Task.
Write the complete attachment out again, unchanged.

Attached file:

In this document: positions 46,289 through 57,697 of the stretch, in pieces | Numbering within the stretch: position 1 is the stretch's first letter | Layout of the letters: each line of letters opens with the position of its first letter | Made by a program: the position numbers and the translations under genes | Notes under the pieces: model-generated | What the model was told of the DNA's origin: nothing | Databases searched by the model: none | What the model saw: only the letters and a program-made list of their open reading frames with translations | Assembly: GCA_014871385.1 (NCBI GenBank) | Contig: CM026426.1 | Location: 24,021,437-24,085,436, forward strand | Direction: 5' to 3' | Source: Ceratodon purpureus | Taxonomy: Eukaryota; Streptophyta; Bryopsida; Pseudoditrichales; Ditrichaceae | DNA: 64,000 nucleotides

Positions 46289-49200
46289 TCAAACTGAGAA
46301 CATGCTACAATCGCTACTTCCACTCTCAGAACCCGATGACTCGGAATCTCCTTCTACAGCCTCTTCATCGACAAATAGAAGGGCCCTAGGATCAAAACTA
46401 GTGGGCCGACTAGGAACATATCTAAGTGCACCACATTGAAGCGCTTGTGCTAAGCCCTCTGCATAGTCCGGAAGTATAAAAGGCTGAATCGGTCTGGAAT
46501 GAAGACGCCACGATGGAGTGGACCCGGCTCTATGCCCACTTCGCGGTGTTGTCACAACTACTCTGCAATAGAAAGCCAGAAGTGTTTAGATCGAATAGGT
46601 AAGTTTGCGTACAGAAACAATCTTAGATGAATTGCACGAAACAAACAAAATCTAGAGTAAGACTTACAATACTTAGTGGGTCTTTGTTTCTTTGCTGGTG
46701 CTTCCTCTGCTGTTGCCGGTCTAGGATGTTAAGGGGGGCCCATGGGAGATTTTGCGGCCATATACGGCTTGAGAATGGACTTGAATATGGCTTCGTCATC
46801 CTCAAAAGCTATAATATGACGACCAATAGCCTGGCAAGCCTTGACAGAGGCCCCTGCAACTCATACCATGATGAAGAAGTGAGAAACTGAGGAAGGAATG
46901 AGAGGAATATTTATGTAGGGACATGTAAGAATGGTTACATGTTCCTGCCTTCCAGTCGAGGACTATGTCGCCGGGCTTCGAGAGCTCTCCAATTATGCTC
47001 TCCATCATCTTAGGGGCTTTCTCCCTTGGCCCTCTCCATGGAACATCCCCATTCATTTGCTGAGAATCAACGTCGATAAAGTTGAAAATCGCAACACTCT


In this document: positions 46,289 through 57,697 of the stretch, in pieces | Numbering within the stretch: position 1 is the stretch's first letter | Layout of the letters: each line of letters opens with the position of its first letter | Made by a program: the position numbers and the translations under genes | Notes under the pieces: model-generated | What the model was told of the DNA's origin: nothing | Databases searched by the model: none | What the model saw: only the letters and a program-made list of their open reading frames with translations | Assembly: GCA_014871385.1 (NCBI GenBank) | Contig: CM026426.1 | Location: 24,021,437-24,085,436, forward strand | Direction: 5' to 3' | Source: Ceratodon purpureus | Taxonomy: Eukaryota; Streptophyta; Bryopsida; Pseudoditrichales; Ditrichaceae | DNA: 64,000 nucleotides

Positions 46289-49200
46289 TCAAACTGAGAA
46301 CATGCTACAATCGCTACTTCCACTCTCAGAACCCGATGACTCGGAATCTCCTTCTACAGCCTCTTCATCGACAAATAGAAGGGCCCTAGGATCAAAACTA
46401 GTGGGCCGACTAGGAACATATCTAAGTGCACCACATTGAAGCGCTTGTGCTAAGCCCTCTGCATAGTCCGGAAGTATAAAAGGCTGAATCGGTCTGGAAT
46501 GAAGACGCCACGATGGAGTGGACCCGGCTCTATGCCCACTTCGCGGTGTTGTCACAACTACTCTGCAATAGAAAGCCAGAAGTGTTTAGATCGAATAGGT
46601 AAGTTTGCGTACAGAAACAATCTTAGATGAATTGCACGAAACAAACAAAATCTAGAGTAAGACTTACAATACTTAGTGGGTCTTTGTTTCTTTGCTGGTG
46701 CTTCCTCTGCTGTTGCCGGTCTAGGATGTTAAGGGGGGCCCATGGGAGATTTTGCGGCCATATACGGCTTGAGAATGGACTTGAATATGGCTTCGTCATC
46801 CTCAAAAGCTATAATATGACGACCAATAGCCTGGCAAGCCTTGACAGAGGCCCCTGCAACTCATACCATGATGAAGAAGTGAGAAACTGAGGAAGGAATG
46901 AGAGGAATATTTATGTAGGGACATGTAAGAATGGTTACATGTTCCTGCCTTCCAGTCGAGGACTATGTCGCCGGGCTTCGAGAGCTCTCCAATTATGCTC
47001 TCCATCATCTTAGGGGCTTTCTCCCTTGGCCCTCTCCATGGAACATCCCCATTCATTTGCTGAGAATCAACGTCGATAAAGTTGAAAATCGCAACACTCT